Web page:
Researchers raise questions over validity of REF citations criteria

Omission of papers listed in subject databases worries some academics, writes Zoe Corbyn.

January 10, 2008

Two leading researchers claimed this week that the system that is to replace the research assessment exercise would systematically underestimate the impact of their research and could disadvantage their subjects.

The Higher Education Funding Council for England has confirmed that from 2009 research quality in sciences will be judged on the basis of the number of times academics' research is cited by their peers.

Two researchers in astronomy and physics at Durham University, backed by the head of research, have calculated their potential citation counts: they used the citation databases standard in their fields and compared them with counts produced using the Thomson Scientific Web of Science (WoS), the database Hefce intends to use for the research excellence framework (REF).

The count for Durham astronomer Carlos Frenk, the most highly cited astronomy and space scientist in the UK, was more than 5,000 short of the number cited in the Astrophysics Data System (a loss of about 18 per cent). For particle physicist Nigel Glover, nearly 1,600 citations counted by the standard particle physics citation database, Spires, did not show up in the WoS (a loss of about 37 per cent).

This was not the result of any flaws in the WoS, but because the WoS excludes citations in papers that are not yet formally published and citations in many conference proceedings - yet these can indicate a strong influence in the field. As a result, the researchers argue that their own subject databases, rather than the WoS, would be more appropriate to use in the REF.

James Stirling, Durham's pro vice-chancellor for research, said the examples "highlighted the danger of using a universal database to compare research in different areas".

Professor Frenk said: "By including conference proceedings and papers, the ADS is giving you a truer reflection of what you are trying to measure, which is impact."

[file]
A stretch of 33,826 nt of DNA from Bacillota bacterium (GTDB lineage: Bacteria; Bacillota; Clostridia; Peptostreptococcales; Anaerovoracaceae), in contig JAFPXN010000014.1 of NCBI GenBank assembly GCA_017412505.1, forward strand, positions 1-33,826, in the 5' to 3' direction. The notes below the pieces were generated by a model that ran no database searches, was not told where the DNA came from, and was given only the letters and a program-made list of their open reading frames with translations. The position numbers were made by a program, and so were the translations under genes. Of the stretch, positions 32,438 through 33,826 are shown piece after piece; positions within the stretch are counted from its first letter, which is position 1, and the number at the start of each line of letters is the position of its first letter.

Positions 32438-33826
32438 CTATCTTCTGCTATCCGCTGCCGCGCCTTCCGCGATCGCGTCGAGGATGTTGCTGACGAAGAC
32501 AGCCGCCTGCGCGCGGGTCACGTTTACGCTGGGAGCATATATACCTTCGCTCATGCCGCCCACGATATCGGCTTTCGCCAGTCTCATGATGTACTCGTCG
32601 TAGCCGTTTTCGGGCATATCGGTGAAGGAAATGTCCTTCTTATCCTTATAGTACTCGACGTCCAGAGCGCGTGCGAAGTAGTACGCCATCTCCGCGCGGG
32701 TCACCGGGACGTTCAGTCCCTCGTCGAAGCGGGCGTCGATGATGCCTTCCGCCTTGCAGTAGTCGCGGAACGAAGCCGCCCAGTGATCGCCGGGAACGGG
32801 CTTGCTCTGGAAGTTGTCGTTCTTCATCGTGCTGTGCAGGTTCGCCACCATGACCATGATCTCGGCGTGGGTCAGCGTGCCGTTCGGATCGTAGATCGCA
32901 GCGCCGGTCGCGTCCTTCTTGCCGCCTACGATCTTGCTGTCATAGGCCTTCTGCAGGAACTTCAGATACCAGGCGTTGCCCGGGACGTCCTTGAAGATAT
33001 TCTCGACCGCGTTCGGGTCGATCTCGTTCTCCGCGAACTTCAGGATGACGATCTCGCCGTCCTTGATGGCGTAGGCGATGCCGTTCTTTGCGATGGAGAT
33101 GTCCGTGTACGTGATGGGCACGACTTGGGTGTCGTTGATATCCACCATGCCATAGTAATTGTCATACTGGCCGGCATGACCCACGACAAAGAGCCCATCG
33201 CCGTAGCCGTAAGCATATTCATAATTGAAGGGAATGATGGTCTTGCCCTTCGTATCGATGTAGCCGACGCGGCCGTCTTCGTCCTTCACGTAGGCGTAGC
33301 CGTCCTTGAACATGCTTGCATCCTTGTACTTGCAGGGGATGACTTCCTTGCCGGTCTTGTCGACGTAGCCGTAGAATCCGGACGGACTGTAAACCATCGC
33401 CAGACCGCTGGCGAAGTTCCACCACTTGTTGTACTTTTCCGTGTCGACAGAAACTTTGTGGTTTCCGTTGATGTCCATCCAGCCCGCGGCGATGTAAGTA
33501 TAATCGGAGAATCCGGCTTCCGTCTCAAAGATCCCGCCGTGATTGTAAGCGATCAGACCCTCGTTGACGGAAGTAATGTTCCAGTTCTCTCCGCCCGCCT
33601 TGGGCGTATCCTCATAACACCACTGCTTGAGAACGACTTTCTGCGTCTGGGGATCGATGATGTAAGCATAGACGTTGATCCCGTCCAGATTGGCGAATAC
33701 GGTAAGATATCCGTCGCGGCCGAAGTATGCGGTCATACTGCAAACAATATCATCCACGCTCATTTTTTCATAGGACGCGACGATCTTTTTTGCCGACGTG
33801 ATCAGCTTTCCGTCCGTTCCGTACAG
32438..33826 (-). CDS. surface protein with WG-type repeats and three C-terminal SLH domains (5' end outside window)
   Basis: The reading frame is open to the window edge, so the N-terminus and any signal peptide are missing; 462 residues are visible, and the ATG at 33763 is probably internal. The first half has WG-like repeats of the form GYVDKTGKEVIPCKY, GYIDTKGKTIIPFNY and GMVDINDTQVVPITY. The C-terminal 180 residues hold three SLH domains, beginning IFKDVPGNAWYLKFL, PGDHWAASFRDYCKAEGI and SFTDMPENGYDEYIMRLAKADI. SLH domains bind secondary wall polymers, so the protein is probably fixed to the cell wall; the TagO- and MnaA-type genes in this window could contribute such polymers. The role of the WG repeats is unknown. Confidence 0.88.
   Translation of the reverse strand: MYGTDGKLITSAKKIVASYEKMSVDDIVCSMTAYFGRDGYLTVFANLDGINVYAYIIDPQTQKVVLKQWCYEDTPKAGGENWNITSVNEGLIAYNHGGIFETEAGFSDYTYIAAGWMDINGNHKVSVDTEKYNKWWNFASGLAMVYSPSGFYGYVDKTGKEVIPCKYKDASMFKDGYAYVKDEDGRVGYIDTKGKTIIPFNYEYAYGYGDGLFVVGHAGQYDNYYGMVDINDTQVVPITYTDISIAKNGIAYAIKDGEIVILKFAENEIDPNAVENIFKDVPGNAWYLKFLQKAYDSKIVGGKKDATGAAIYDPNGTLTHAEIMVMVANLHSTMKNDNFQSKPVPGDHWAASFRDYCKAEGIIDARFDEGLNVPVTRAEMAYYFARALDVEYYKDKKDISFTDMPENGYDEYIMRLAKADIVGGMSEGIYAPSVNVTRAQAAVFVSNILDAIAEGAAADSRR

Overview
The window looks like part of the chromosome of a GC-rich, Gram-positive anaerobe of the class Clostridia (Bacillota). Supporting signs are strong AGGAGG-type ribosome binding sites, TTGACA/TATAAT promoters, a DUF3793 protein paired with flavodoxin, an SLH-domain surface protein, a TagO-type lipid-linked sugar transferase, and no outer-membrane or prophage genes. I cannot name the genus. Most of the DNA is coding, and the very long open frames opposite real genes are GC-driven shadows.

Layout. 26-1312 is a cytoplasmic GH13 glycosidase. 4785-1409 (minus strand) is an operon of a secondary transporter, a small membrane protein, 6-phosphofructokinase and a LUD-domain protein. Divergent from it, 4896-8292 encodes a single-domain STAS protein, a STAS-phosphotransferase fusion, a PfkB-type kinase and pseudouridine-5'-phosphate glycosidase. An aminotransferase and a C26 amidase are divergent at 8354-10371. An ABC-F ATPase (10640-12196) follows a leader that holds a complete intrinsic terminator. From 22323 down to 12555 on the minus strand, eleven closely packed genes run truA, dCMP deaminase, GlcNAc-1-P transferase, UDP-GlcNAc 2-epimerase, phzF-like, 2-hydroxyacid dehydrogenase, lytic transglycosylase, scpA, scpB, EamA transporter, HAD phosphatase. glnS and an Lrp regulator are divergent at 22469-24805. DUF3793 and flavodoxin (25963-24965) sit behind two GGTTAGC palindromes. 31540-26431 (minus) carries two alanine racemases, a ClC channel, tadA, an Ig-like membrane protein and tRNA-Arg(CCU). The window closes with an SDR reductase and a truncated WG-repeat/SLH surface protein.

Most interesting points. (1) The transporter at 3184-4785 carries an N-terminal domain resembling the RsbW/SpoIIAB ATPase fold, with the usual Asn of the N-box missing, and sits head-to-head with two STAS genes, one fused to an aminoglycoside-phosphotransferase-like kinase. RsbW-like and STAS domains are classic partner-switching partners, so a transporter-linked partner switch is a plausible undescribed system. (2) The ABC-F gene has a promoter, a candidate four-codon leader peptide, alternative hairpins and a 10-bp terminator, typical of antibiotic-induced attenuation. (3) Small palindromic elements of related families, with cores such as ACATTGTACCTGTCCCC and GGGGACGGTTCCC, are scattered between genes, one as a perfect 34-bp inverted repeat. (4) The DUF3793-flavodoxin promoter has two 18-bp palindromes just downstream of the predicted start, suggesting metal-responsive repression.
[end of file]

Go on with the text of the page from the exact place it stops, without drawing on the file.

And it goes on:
Professor Glover added: "The design of the WoS fails to capture our culture in which pre-published papers are available to other researchers."

Jim Pringle, vice-president of development at Thomson Scientific, said the WoS "captures the citations generated by the research community as it engages in formal scholarly communication via peer-reviewed journals". This consistency allows "apples-to-apples" comparisons fundamental to sound research metrics. He added that when communications took place in forums other than peer-reviewed journal literature "other resources may provide complementary data".

In the REF proposals, currently out for consultation with a closing date of 14 February, Hefce recognises that there may be "limitations" to WoS coverage for some subjects, but it does not identify either particle physics or astronomy as of particular concern. However, Rama Thirunamachandran, director of research at Hefce, said the organisation was keeping an open mind.

"We have commissioned a study - reporting in spring - to look at the potential to supplement the WoS with other data sources. It will look not just at how far other sources can extend coverage but also at important issues of data quality".

Please login or register to read this article.

Register to continue

Get a month's unlimited access to THE content online. Just register and complete your career summary.

Registration is free and only takes a moment. Once registered you can read a total of 3 articles each month, plus:

  • Sign up for the editor's highlights
  • Receive World University Rankings news first
  • Get job alerts, shortlist jobs and save job searches
  • Participate in reader discussions and post comments

Have your say

Log in or register to post comments

Most commented

Recent controversy over the future directions of both Stanford and Melbourne university presses have raised questions about the role of in-house publishing arms in a world of commercialisation, impact agendas, alternative facts – and ever-diminishing monograph sales. Anna McKie reports

3 October